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Vancouver's CRAB Park: Less than half the residents remain following cleanup

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One week after Vancouver’s Park Board completed it’s cleanup of the city’s only legal homeless encampment, the number of people living there has dwindled.

Board general manager Steve Jackson told CTV News that as of Friday, 14 residents remained in CRAB Park.

Jackson said the city hopes to keep seeing that number drop.

“As folks move into housing, were going to sort of bring that down one by one with the intention of bringing it down to zero over time,” he said.

In March, the board began its process of cleaning up the encampment, stating the conditions in the park's designated shelter area have become unsafe and unhygienic, with “significant amounts of debris and garbage, non-compliant materials, propane tanks, rats, needles, and feces."

The city said crews removed more than 90,000 kilograms of debris and material, 20 propane tanks and six generators.

Rangers are now patrolling the park every few hours to help ensure the area stays clean, according to the board.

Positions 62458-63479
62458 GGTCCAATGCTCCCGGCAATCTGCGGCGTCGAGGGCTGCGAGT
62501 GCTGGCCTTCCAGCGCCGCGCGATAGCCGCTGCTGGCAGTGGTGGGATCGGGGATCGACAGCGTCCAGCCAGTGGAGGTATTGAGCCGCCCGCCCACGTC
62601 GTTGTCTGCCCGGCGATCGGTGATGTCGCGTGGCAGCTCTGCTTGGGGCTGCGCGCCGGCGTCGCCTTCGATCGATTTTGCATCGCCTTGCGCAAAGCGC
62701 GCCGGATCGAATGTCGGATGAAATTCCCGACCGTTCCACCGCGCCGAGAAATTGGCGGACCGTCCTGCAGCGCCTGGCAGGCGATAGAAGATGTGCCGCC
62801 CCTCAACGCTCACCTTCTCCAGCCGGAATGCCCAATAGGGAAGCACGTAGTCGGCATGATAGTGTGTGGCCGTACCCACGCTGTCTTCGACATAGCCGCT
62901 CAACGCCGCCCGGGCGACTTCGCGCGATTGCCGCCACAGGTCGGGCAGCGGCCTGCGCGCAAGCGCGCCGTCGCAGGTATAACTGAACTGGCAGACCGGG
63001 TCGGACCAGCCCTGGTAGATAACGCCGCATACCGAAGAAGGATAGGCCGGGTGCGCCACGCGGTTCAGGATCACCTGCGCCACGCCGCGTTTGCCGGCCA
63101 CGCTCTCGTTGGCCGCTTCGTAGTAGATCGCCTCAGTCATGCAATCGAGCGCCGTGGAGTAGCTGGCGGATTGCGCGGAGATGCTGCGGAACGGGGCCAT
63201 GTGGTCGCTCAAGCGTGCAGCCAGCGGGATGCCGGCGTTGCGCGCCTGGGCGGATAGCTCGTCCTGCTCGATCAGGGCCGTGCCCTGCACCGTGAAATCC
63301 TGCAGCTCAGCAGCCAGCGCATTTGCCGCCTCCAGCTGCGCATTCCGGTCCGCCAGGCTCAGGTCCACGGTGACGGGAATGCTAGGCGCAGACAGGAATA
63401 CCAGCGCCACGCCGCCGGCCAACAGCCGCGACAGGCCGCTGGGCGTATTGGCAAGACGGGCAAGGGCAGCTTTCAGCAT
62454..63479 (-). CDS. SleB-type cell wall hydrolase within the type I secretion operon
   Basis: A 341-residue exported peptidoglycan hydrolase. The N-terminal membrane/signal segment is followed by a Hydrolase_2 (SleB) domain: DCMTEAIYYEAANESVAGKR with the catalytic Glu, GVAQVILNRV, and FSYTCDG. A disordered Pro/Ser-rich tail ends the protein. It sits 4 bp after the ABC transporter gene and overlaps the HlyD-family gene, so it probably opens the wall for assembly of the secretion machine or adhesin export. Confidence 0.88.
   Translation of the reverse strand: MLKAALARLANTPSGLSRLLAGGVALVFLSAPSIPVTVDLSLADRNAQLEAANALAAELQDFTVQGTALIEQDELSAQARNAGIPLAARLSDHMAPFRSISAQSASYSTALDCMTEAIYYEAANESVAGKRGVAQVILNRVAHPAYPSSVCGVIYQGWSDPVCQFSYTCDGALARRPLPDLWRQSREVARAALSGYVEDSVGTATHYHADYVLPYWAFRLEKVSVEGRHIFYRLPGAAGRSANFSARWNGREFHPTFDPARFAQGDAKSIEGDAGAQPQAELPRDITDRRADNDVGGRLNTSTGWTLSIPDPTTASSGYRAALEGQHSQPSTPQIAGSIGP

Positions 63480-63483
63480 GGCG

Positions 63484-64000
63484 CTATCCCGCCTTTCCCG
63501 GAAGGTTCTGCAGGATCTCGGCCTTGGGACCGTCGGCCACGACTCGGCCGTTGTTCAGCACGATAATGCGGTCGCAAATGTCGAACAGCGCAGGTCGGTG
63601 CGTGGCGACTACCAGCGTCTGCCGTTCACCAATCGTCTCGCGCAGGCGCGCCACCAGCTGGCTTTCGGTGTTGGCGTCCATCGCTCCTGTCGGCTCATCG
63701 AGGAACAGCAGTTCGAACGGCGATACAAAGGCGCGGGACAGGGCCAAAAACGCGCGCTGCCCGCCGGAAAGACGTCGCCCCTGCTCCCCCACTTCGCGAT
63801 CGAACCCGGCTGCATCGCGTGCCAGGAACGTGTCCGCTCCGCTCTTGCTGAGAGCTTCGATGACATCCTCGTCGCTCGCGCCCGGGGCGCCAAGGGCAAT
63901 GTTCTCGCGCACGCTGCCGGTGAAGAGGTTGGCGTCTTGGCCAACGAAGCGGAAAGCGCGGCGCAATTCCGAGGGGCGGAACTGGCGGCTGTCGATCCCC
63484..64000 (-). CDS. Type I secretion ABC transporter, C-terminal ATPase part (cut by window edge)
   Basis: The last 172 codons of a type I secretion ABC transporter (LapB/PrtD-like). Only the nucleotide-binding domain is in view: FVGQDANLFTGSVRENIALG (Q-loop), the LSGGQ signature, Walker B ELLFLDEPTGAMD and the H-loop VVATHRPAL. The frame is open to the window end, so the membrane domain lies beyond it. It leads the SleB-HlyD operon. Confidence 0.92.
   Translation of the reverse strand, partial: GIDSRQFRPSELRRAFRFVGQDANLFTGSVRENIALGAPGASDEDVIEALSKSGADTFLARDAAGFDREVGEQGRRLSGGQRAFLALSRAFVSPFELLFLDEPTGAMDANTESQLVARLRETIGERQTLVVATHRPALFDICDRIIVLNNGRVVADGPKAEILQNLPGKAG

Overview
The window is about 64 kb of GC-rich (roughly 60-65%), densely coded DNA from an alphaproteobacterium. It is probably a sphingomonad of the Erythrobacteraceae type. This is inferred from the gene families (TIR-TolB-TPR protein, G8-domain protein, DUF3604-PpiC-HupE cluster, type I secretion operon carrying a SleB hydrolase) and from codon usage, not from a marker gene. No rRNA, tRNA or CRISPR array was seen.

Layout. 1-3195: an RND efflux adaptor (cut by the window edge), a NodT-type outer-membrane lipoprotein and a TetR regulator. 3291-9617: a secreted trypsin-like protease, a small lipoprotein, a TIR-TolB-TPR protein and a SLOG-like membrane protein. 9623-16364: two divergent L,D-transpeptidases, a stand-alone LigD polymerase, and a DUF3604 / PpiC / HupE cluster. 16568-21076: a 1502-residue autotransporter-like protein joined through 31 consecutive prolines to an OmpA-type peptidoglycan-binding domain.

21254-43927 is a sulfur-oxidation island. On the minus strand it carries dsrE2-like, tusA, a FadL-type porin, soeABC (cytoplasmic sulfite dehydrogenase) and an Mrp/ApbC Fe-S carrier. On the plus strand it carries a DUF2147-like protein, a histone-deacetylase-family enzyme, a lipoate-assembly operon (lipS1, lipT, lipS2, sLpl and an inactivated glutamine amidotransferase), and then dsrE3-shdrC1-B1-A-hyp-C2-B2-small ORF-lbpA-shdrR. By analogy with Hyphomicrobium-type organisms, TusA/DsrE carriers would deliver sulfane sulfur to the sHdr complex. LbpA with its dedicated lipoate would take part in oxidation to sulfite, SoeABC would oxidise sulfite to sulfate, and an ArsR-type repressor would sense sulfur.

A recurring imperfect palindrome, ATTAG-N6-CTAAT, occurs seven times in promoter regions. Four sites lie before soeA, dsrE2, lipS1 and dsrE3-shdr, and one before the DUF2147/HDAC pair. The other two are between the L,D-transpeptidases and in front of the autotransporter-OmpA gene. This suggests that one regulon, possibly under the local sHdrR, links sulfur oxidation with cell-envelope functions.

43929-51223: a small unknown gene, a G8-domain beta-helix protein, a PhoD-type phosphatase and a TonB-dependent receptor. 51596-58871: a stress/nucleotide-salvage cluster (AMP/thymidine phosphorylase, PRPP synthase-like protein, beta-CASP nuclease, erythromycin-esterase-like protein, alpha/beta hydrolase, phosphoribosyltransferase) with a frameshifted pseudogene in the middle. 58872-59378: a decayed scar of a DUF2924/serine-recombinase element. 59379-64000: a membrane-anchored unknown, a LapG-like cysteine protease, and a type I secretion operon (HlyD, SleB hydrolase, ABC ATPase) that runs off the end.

The remaining residents have been given new tents, and must keep all their belongings within a 10 ft. by 10 ft. space.

“Things have been difficult,” said CRAB Park volunteer Chloe Wells.

Wells told CTV News some residents have been denied bringing extra supplies, including tarps.

Several residents also remain on the hillside outside of the designated area where campers were moved to during the cleanup.

Bylaws state that people must pack up their stuff in that area during the day, however the park board said they’re aren’t ready to come down with strict enforcement just yet.

"Our rangers are in there every day talking with folks about the bylaws and what we need from them to make sure that the designated area doesn't get to the situation it was in before,” said Jackson.

“It’s a dialogue – ideally we’re looking for compliance, rather than further measures on our end,” he continued.

Wells said she feels the city is trying to squeeze people out of there quickly.

"The way that the city is going about it now is just criminalizing the people experiencing it, they're not offering any services to improve the conditions,” said Wells.

“They're just making it harder and harder for people to survive,”

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